The making of a budget hotel
By Rose Kwamboka | January 12th 2017
Five months ago, Tune Hotel, part of the Tune Group of Companies, opened its doors to the public in Westlands, Nairobi. This is the first Tune Hotel in Africa, though plans are underway to open another branch in Dar es Salaam, Tanzania, in 2018.
The hotel, located on Raphta Road, mainly focuses on serving the money-conscious traveller and the business-minded individual: “We provide the basics for a good night’s sleep at a pocket-friendly price.”
Here is what to expect at the hotel:
A good night’s sleep
All beds here are Hypnos beds. A Hypnos bed is an orthopaedic bed that uses a blend of natural and sustainable fillings and a signature pocket spring system for comfort. “The Hypnos bed is endorsed by the queen. When you sleep on it, you are literally sleeping like a queen,” says Herman Okindo, a manager at the hotel. “It is suitable even for those with back problems.”
The pillows are synthetic. “Synthetic pillows are free of allergens so we do not have to worry about guests with allergies,” says Okindo. The hotel plans to introduce other kinds of pillows, including the spelt pillow.
“The pillow follows ones neck and head shape, which allows it to support the spine while an individual is resting. The silica that evaporates from the spelt has several health benefits while it is good for stress and cramps as it relaxes nerve endings,” he says.
The hotel also plans to introduce memory foam pillow: “It takes the shape of the body thus promoting proper spinal alignment. By so doing, the neck and shoulder muscles fully relax, relieving one of neck, shoulder and back pains.”
Of the 280 rooms spread over 11 floors, the hotel has five “accessible” rooms - that is, rooms specifically designed for the physically challenged. Each floor, from first to fifth, has one “accessible” room in compliance with the Persons with Disabilities Act, which requires buildings to provide a barrier-free and disability-friendly environment.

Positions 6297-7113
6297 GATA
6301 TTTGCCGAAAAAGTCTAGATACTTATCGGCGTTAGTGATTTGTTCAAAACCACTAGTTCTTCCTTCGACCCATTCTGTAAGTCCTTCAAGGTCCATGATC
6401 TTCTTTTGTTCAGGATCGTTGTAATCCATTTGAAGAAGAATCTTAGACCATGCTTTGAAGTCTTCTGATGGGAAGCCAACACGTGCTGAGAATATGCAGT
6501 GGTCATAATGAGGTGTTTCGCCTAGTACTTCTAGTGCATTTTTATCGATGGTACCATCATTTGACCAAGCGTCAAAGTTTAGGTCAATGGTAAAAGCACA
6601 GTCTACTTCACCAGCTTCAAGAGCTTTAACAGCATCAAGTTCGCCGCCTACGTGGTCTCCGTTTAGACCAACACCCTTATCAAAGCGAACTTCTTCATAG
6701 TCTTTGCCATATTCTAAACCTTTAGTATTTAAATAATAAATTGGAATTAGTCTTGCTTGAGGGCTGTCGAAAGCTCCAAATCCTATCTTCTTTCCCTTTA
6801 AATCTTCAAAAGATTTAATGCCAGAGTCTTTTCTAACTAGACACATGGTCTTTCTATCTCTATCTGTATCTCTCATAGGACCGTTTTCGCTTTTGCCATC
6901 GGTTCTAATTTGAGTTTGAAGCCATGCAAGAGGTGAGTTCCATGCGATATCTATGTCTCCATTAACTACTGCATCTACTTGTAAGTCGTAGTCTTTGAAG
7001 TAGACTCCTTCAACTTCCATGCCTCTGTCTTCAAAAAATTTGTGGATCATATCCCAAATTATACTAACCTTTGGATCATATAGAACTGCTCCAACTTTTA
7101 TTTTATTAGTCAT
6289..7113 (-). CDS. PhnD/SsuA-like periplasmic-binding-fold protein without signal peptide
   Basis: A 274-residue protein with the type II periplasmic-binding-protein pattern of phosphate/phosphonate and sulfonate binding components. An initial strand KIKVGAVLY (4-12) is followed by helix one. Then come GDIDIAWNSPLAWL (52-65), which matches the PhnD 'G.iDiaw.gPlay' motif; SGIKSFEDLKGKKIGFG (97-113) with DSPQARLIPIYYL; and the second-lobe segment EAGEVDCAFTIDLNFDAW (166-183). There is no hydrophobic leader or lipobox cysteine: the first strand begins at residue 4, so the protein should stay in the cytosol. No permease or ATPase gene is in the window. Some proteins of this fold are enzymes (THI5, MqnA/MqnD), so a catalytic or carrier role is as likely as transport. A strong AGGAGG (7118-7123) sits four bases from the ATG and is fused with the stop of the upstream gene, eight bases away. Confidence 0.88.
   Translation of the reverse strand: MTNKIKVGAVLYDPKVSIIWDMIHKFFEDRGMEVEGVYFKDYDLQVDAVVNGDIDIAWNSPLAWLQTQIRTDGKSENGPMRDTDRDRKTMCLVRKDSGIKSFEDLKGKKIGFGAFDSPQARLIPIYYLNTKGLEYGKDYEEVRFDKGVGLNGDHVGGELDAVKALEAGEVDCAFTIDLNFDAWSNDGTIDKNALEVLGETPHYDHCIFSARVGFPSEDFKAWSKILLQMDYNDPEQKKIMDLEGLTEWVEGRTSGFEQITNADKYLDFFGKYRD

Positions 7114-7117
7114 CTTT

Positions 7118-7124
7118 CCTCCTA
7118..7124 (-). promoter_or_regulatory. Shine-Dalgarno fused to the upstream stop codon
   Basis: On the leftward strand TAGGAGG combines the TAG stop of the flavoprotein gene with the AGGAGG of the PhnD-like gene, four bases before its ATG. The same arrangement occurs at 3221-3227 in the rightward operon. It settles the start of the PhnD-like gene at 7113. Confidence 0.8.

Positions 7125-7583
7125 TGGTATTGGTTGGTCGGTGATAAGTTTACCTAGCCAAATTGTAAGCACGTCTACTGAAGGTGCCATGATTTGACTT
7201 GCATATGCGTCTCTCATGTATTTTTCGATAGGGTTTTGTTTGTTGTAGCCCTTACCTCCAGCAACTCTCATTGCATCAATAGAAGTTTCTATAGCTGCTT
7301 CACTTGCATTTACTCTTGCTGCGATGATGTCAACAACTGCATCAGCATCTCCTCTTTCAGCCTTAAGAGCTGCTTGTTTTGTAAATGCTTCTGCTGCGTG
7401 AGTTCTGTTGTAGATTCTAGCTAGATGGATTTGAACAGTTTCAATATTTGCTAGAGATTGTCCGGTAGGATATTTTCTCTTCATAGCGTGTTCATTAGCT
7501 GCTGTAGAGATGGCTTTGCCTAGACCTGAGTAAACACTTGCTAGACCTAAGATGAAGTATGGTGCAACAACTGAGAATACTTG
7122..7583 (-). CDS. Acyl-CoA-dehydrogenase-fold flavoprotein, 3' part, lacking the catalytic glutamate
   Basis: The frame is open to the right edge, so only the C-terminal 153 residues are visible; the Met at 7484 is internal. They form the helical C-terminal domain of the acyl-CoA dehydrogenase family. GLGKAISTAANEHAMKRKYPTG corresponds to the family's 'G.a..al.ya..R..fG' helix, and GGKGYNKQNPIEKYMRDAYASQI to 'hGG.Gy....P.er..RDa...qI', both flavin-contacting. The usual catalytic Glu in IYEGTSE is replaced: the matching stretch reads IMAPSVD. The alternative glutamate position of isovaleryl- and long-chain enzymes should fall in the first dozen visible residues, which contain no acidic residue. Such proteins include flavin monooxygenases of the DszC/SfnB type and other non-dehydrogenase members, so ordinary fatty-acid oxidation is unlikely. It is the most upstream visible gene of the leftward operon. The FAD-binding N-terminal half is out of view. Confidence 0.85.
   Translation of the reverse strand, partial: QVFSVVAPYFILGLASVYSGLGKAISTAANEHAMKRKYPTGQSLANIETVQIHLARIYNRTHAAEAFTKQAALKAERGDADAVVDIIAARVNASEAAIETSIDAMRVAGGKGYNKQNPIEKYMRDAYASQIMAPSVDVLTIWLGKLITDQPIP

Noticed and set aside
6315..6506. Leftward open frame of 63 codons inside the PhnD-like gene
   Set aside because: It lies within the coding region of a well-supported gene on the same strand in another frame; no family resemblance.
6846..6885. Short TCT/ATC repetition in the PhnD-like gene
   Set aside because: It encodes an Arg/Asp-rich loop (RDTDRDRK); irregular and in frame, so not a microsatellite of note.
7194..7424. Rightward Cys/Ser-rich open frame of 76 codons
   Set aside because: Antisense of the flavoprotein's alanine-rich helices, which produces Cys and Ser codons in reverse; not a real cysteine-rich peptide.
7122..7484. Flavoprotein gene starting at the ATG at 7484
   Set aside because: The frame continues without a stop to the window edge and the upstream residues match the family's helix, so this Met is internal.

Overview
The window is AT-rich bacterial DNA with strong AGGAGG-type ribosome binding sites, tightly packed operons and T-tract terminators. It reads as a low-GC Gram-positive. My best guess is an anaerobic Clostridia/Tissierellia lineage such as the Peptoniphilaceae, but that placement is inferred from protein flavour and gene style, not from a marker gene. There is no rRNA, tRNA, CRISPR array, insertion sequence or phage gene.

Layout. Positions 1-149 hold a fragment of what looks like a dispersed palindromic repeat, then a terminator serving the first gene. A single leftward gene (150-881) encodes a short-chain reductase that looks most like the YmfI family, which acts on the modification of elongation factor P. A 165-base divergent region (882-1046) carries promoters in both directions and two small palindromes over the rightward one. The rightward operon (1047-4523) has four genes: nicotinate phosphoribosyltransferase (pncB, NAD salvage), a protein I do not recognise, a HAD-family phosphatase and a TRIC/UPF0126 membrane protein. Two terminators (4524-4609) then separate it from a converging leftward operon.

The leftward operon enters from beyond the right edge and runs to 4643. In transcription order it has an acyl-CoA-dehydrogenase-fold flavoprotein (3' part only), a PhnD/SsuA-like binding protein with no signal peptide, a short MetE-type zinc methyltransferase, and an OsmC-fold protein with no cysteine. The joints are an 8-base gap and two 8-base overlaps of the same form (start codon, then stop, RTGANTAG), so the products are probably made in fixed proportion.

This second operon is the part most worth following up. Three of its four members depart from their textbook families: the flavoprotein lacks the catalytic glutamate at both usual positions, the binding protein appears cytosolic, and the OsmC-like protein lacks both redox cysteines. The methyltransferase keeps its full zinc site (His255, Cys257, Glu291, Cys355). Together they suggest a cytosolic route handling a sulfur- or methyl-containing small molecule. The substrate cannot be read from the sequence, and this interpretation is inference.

“We want to cater for all our clientele,” says Andrew Olepa, an assistant manager at the 3-star hotel.
The accessible rooms also have “call-for-help” accessory that involves the simple act of pulling a string. “The accessible bathrooms have a string, which when pulled, alerts the reception that the occupant of a certain room needs help,” says Olepa.
Guests at the hotel can eat from its Utamu Restaurant and the “Grab and Go” coffee shop or other restaurants - and can even bring food from outside. In fact, the hotel has a map of restaurants around Westlands pinned on the billboard in each room from where one can have a bite. “We may not cater to everyone’s food preferences, especially people with very specific needs. If you also consider our location, there are so many other restaurants that people would want to sample while staying here,” says Miriam Njoki, the restaurant’s manager.
Effect on business
But she is aware of the challenge that comes with giving clients this option. “Granted, the restaurant does heavily bank on the revenue from clients staying with us. It would therefore be a big blow to the restaurant if they did not choose to eat at the restaurant,” she says. “We ensure a constant rotation of the menu, the early bird menu - that changes every 10 days. It is a three-course meal with a two-course alternative, offered for specified hours every day, and with it comes an “all you can drink” vodka option at affordable prices.”
For those travellers looking to have a good time, the rooftop bar and lounge, gives a 360-degrees view of the vibrant Westlands and the city beyond.
Each room is equipped with a work-of-art done by local artiste Tom Mboya. “We wanted foreign visitors to feel the African vibe and the local client to feel at home,” says Okindo.
Rooms at the hotel go for at least Sh7,000, with an extra head being charged an additional Sh1,000. “We are able to keep our rates that low since we do away with anything that unnecessarily adds up to the cost,” says Okindo. The things that increase the cost include room service and valet services.
Under the “no-frills” model, a customer will only pay extra if he uses amenities like hair driers, air conditioning, watch premium television channels or order extra linen.
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